The lifeboat for Mortehoe, 1871

Morthoe Bay, Morte Point, Rockham Bay, and Bull Point, have an evil repute in the sailors’s log. It has been buoyed with such warning as might serve to caution ships making for the Bristol Channel to give it wide berth and rather anchor at Lundy than risk too close an acquaintance with Morte Stone, or Woolacombe Sands, there is now to be stationed there a life-boat. 

The boat itself, is the gift of the Bristol captains in the African Trade who have “ clubbed together,” for theirs and others’ lives imperilled on the rugged coast. On Saturday the presence of the boat at Bristol gave occasion for grand holiday, at which thousands of people turned out. The boat has been named the Jack-a-Jack, so called after the African station where the movement was first originated about four years ago. They have also contributed towards the boat-house that has been erected Morthoe for the life boat  . 

Agrand procession was formed of sailors, soldiers, and civilians. The lifeboat herself, hoisted on her transporting and launching carriage high above the many-headed crowd, formed the focus of the picture, with Union Jack, ensign, and National Institution flag flying, and crew with their cork life-jackets on, their “peaked oars,.”

The boat-carriage was horsed by a team of splendid draught horses, which drew the eight or ten tons weight up Parkstreet with comparative ease. The public “ reception “ given to the boat was certainly a most gratifying one. 

The procession arrived at the Zoological Gardens in Clifton, where the ceremony of launching took place in the artificial lake. Mr. W. P. King made a vigorous speech at the “giving away “ of the boat. The seamen from Bristol, he said, know full well of the dangers of the beach, and, anxious to rescue those wrecked, have been doing their utmost to collect for the lifeboat to be placed on Morte Bay.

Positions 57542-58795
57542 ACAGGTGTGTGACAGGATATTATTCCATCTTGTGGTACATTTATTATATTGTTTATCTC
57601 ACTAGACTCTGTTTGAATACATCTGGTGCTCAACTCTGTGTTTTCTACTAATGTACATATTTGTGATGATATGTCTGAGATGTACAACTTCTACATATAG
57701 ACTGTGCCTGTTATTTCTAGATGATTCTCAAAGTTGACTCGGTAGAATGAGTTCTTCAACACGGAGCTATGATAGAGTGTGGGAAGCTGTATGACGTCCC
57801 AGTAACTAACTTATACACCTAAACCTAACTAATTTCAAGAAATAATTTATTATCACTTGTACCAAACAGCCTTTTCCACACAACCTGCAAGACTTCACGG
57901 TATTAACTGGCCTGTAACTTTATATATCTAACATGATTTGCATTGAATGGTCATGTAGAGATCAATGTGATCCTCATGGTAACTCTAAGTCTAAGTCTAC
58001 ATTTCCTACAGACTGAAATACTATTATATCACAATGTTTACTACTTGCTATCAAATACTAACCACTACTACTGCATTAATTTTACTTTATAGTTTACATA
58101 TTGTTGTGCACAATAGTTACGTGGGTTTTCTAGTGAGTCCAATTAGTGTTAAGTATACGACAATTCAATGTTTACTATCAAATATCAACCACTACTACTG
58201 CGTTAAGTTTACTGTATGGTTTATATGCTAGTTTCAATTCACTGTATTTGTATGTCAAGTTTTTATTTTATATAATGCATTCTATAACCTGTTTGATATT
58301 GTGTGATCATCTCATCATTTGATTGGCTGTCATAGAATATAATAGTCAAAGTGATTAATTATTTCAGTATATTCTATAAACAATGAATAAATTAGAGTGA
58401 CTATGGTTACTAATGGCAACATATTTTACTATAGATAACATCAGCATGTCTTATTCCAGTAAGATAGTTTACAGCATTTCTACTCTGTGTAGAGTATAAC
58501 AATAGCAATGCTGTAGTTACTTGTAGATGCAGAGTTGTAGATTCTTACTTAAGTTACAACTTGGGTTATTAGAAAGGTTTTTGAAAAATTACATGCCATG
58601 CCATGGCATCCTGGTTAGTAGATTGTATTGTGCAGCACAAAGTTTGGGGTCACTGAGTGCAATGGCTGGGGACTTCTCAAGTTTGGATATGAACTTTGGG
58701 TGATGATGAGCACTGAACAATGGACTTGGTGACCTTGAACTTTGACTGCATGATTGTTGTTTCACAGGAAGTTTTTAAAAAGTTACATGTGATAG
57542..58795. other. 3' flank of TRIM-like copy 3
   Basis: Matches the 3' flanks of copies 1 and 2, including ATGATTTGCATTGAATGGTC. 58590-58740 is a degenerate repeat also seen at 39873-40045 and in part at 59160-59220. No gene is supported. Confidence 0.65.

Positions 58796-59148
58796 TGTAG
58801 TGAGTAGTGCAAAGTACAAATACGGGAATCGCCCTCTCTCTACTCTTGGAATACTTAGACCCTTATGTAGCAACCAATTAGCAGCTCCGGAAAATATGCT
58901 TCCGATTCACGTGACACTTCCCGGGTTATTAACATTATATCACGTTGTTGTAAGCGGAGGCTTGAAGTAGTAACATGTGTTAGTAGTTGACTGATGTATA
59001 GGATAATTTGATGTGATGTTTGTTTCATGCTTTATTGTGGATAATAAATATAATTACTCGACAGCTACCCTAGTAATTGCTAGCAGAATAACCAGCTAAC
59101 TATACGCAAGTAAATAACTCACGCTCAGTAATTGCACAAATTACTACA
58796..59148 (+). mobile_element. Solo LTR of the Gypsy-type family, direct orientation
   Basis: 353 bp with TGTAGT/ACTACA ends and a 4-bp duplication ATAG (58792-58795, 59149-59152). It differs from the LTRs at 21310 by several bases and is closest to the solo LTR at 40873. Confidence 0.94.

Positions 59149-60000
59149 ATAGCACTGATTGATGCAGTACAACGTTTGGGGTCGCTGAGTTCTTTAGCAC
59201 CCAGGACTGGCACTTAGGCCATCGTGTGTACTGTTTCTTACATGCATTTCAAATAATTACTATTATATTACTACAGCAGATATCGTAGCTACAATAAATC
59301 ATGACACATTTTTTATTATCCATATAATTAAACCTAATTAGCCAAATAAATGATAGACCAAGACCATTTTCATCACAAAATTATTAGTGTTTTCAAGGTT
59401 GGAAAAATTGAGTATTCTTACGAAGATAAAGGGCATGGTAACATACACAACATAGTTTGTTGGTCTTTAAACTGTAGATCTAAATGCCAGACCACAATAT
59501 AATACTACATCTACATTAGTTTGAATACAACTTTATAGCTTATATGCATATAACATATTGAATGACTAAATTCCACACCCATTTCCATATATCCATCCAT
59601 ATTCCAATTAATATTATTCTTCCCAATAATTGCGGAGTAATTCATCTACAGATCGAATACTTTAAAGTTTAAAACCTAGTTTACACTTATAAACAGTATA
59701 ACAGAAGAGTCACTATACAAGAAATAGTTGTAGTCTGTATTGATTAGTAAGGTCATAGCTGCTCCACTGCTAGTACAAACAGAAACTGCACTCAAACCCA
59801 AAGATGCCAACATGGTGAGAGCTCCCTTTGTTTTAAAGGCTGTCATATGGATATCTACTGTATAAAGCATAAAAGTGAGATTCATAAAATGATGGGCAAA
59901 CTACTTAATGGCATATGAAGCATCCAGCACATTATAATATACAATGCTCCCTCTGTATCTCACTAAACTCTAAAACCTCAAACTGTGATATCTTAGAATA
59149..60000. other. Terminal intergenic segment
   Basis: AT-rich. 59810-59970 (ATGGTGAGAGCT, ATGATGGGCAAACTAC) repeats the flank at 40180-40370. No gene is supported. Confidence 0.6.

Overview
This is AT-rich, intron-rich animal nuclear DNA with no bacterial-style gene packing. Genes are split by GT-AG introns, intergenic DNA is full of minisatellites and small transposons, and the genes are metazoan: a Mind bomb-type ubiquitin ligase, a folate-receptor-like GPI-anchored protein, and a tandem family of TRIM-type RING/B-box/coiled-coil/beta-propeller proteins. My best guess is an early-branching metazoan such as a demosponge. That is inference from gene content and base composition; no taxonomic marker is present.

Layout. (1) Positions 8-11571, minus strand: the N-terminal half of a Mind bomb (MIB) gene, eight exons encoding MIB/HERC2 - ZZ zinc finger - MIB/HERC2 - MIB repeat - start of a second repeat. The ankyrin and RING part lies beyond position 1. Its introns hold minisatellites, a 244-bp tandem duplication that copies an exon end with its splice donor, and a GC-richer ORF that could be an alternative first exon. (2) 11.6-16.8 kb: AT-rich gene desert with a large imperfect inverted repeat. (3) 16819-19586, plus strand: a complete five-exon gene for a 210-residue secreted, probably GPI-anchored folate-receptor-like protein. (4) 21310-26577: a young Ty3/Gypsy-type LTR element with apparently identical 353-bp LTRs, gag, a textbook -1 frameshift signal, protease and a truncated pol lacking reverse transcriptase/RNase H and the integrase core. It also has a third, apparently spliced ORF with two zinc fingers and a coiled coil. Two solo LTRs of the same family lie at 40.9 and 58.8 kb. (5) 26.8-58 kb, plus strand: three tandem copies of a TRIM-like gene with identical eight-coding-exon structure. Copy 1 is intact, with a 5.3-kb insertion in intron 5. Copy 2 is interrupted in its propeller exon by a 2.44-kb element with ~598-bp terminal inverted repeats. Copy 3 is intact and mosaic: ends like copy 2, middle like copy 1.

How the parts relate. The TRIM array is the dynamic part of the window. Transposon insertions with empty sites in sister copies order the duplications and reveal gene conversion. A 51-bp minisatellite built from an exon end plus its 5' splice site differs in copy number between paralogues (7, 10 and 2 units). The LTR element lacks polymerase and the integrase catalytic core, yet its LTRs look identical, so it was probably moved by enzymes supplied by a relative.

No doubt they would be glad to have such a boat as Jack-a-Jack, but the difficulty is that no such Christian spirited and self-devoted people could be found as we have on the coast of Devon to take their share in the work of benevolence. 

Captains sailing from Bristol to the coast of Africa, as none of them never hope and few expect to be placed in such circumstances as to need the assistance of the lifeboat Jack-a-Jack. They feel that it belongs to the position that the African trade holds in Bristol (more ships go out from Bristol to Africa than to any other part of the world) to place a lifeboat on the coast of Morte Bay. 

Amidst ringing cheers the ceremony was completed. Rockets were sent when the launch was completed, and a salute was fired from the guns of the Artillery Corps, the multitude which must have numbered many thousands, then left the Gardens. 

Friday, the 17th of March, must henceforth be reckoned one of the red letter days the history of the village of Morte. It is presumed that there has not been so large a number of persons there at one time for many years.

The gift of a lifeboat, presented shipmasters and merchants of Bristol to be stationed at Morthoe, has caused a great deal of  excitement, in the usually quiet hamlet and culminated on Friday as general holiday among the inhabitants, who flocked to the shores of Woolacombe to witness the first landing and launch of the Jack-a-Jack.